Marie Stopes Belfast clinic shuts after British government move to fund abortions
A Marie Stopes clinic in Belfast is to close after the British government funded abortion treatment for Northern Irish women in England.
Law surrounding the procedure in Northern Ireland is more restrictive than the rest of the UK.
Marie Stopes UK said more than three quarters of Northern Irish women already come to their clinics directly through a national referral service.
Managing director Richard Bentley said: "Following the UK government's ground-breaking move to fund abortion services for Northern Irish women using our clinics in England, we believe we can better serve Northern Irish women through our national referral service than through an independent clinic in one part of Northern Ireland.
"Therefore we have taken the difficult decision that our Belfast clinic will close in December 2017."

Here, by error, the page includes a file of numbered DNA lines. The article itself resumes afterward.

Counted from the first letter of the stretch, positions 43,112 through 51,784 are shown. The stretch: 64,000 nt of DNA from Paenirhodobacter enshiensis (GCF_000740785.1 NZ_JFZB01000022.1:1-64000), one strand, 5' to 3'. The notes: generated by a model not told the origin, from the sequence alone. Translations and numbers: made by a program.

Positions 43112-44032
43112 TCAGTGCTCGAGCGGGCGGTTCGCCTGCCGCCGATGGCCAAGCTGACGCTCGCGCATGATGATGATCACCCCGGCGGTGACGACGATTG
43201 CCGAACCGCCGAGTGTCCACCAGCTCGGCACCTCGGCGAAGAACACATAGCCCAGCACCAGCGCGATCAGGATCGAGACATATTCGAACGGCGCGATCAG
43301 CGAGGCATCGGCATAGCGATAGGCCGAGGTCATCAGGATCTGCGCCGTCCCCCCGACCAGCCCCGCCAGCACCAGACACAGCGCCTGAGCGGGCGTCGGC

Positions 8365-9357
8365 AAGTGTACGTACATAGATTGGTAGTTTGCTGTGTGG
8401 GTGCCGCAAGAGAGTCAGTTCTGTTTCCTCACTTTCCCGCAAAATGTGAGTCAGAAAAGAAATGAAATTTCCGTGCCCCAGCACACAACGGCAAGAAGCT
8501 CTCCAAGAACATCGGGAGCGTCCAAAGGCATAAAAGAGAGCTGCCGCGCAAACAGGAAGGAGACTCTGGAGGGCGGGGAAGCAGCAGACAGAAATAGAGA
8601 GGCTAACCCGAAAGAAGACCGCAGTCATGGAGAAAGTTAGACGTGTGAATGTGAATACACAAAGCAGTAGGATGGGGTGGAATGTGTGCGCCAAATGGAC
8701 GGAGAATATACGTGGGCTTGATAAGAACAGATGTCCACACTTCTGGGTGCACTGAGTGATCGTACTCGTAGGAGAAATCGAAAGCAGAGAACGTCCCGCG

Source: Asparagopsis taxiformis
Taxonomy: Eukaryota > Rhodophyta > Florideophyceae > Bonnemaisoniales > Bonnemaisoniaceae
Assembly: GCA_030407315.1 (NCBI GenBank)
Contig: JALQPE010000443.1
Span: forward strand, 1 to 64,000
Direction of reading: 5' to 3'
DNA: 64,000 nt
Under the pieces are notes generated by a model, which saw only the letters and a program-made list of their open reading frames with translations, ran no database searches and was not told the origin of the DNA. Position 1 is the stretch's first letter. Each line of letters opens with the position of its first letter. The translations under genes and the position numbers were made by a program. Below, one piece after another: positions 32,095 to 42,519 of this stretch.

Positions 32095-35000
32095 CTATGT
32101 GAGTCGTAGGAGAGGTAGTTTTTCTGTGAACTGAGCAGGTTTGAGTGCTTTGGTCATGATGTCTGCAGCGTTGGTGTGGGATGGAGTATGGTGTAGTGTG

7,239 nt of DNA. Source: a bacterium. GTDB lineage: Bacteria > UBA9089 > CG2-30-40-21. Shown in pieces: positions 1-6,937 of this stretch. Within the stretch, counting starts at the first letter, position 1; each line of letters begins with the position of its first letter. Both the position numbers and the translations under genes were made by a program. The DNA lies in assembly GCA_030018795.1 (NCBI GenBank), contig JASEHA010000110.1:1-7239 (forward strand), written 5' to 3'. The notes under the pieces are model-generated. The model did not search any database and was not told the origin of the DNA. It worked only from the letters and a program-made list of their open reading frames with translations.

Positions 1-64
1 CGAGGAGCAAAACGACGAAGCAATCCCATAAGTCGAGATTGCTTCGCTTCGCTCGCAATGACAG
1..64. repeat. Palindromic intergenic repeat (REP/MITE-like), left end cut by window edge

Northern Ireland's strict laws on terminations result in women making the journey across the Irish Sea to access abortions.
Those on low incomes who seek a free NHS abortion in England will also receive state support to pay for their travel costs, the British government has announced.
Mr Bentley said for five years the Belfast team had provided services allowed within a highly restrictive legal framework and worked tirelessly to drive awareness of women's options.
"We are incredibly proud of all that our team has achieved in Belfast.
"However, we also have to recognise that, due to the UK government's funding announcement, the way Northern Irish women access services is changing.
"Today more than three-quarters of the Northern Irish women we see come to us directly via our national referral service.
"We expect this proportion to increase further now that treatment in England has been made more accessible."
He said Northern Irish law should change to give women the right to access services without having to travel to England.
"Until that happens, we will continue to provide funded treatment for Northern Irish women in England - services that they should be legally granted in Northern Ireland."